Known to the world and all Canadians as the host of "The Nature of Things", David Suzuki is a down to Earth environmentalist, scientist and broadcaster.
David T. Suzuki was born to his parents Setsu and Kaoru Kaoru Carr Suzuki in Vancouver, B.C along with his twin sister Marcia in 1936. His grandparents had immigrated to Canada at the beginning of the 20th Century, making him a third-generation Japanese Canadian.
David grew up with his family in the back of their dry-cleaning business in Marpole. His father being an avid sportsman, David began experiencing nature from an early age while on camping and fishing trips.
In 1942 he Suzuki family was sent to an internment camp following the Japanese attacks on Pearl Harbor. The government sold the family dry-cleaning business and sent David, his mother and two sisters to a camp in the Slocan Valley, while his father had been sent to a labor camp in Solsqua. Suzuki's third sister "Dawn" was later born while in the camp. Later, despite having to deal with the horrors of the internment camp, David became became a target for other Japanese youth for refusing to denounce his Canadian roots.
After the war, Suzuki and his family were forced to move East. At one point The family stayed in an abandoned hotel in a former gold rush town for three years. Later they moved and stayed in places moved to Islington, Leamington, and London, Ontario.
David enrolled in Amherst College in Massachusetts on a scholarship in 1954. After graduating from Amherst in 1958, he earned his PhD in Zoology from the University of Chicago and returned to Canada.
At the same time Suzuki began his own family, and married Setsuko Joane Sunahara and had three children Tamiko, Laura, and Troy.
Suzuki started work with a teaching position at University of Alberta in 1962. His knowledge not being limited to teaching, David started appearing on TV shows and tried to rally support for under funded sciences.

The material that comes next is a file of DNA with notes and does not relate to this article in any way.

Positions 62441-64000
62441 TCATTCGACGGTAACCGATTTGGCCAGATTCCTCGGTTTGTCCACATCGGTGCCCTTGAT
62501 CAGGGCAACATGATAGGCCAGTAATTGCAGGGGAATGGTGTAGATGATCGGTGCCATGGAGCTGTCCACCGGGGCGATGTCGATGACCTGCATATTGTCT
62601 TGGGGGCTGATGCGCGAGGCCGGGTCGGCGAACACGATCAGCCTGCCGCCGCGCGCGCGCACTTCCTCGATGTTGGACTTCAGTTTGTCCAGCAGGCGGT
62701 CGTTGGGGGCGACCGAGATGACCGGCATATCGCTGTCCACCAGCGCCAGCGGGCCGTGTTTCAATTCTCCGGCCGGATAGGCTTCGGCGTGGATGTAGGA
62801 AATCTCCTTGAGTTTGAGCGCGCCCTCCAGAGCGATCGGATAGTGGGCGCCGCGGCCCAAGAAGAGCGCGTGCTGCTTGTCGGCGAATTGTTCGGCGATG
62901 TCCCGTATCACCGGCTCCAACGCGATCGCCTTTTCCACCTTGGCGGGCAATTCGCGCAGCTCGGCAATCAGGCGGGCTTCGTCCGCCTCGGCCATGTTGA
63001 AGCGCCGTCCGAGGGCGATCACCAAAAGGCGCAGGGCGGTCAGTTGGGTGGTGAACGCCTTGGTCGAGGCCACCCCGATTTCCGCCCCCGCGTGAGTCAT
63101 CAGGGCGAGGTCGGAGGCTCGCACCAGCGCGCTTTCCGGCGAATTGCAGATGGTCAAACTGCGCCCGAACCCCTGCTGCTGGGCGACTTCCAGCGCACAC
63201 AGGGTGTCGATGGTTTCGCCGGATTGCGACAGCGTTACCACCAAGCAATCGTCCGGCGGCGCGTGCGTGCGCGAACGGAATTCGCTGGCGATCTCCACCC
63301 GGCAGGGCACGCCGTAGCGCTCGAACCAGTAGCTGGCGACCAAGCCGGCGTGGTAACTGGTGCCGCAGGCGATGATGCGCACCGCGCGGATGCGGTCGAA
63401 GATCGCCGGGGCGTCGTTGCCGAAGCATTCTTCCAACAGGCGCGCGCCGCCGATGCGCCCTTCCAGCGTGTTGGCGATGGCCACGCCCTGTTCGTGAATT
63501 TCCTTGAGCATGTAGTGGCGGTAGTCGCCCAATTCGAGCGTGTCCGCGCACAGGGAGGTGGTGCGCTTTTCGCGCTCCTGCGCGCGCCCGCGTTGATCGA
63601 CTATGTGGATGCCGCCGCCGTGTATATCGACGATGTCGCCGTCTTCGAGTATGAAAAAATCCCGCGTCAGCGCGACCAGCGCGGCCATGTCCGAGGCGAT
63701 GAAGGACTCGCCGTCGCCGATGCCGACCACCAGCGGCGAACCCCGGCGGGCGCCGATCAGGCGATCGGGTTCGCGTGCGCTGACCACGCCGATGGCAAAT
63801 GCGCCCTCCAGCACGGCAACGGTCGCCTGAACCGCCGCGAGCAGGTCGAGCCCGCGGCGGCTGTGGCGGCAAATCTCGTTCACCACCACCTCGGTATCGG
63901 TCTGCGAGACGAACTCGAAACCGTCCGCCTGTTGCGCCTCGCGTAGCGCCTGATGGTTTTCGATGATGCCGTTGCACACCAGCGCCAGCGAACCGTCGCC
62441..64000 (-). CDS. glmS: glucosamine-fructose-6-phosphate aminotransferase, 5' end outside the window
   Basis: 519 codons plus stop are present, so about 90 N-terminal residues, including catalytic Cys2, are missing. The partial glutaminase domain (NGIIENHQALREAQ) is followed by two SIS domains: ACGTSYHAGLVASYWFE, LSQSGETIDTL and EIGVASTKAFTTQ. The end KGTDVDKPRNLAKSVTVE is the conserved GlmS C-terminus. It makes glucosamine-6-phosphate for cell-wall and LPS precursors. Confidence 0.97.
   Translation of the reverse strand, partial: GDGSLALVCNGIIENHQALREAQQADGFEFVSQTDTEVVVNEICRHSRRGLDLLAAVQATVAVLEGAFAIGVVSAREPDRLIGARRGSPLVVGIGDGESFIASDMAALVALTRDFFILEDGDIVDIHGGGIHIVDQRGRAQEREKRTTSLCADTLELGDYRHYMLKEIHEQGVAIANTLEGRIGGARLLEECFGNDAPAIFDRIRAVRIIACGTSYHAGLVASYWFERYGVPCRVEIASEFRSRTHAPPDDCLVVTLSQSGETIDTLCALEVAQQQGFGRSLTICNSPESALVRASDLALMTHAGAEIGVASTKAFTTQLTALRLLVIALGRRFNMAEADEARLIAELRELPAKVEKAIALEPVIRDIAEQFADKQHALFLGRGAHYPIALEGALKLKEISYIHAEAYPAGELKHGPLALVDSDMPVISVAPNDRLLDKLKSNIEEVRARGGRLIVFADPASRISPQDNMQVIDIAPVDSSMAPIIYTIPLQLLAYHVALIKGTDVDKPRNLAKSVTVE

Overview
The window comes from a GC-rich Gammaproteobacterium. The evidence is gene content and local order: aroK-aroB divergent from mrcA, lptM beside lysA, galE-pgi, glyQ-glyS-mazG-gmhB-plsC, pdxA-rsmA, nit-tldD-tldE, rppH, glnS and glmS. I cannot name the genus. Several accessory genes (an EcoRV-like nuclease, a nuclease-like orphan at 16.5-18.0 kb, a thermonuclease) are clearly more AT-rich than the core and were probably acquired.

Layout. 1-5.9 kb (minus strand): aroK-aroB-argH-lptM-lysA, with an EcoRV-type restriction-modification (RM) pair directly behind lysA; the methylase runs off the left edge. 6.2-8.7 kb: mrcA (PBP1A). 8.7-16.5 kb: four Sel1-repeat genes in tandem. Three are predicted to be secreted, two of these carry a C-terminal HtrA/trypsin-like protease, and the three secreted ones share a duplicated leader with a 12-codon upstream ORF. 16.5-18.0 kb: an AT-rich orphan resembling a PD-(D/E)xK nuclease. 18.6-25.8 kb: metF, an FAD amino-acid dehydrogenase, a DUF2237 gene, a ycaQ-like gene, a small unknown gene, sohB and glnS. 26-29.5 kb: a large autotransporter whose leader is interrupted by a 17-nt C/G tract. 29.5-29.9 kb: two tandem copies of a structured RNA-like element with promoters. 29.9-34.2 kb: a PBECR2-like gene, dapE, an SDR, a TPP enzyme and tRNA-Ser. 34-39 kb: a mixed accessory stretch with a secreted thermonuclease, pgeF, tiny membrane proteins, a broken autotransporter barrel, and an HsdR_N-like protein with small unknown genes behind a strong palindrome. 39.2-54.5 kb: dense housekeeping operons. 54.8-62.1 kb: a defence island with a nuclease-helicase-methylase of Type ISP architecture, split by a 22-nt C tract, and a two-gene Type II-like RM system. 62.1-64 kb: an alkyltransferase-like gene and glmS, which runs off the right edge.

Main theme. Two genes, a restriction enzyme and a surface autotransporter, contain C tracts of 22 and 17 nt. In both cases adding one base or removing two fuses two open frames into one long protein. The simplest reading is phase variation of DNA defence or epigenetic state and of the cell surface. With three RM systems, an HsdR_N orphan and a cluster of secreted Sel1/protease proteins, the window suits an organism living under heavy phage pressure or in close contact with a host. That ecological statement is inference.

In 1971, David made the switch to broadcasting and hosted a weekly television show on CBC called 'Suzuki On Science'. It was around this time he married second wife Tara Elizabeth Cullis whom with he had two daughters Sarika, and Severn Cullis-Suzuki.
Four years later David founded the radio show 'Quirks and Quarks' for CBC which was also a giant hit and gained a loyal audience especially of those in the scientific community.
In 1979, David took his most famous role as the host of 'The Nature of Things'. This show which is still airing after 3 decades was labeled as a hit and became one of the most popular and respected shows on Canadian Television. The show has aired groundbreaking documentaries including an episode in 1987 focused on the emerging AIDS/HIV epidemic, providing many people worldwide with their first understanding of the disease.
David has received many awards, including the 'Order of Canada', Canadas most prestigious award,a UNESCO prize for science, and a United Nations Environment Program medal. He also finished 5th place in the 'Top Ten Greatest Canadians' award conducted by CBC in 2004.
David is also the founder of the David Suzuki Foundation, a non-profit organization dedicated to finding innovative solutions to help conserve the natural world. The Suzuki Foundation's main role is backing the implementation of the United Nations Kyoto Protocol on greenhouse gas reduction.
David has written thirty-three books, including fifteen for children and his biography. Suzuki, now in his older years has retired from teaching, but has dedicated himself to his show and to educating the public about the natural world.
Article written by Ryan Woodford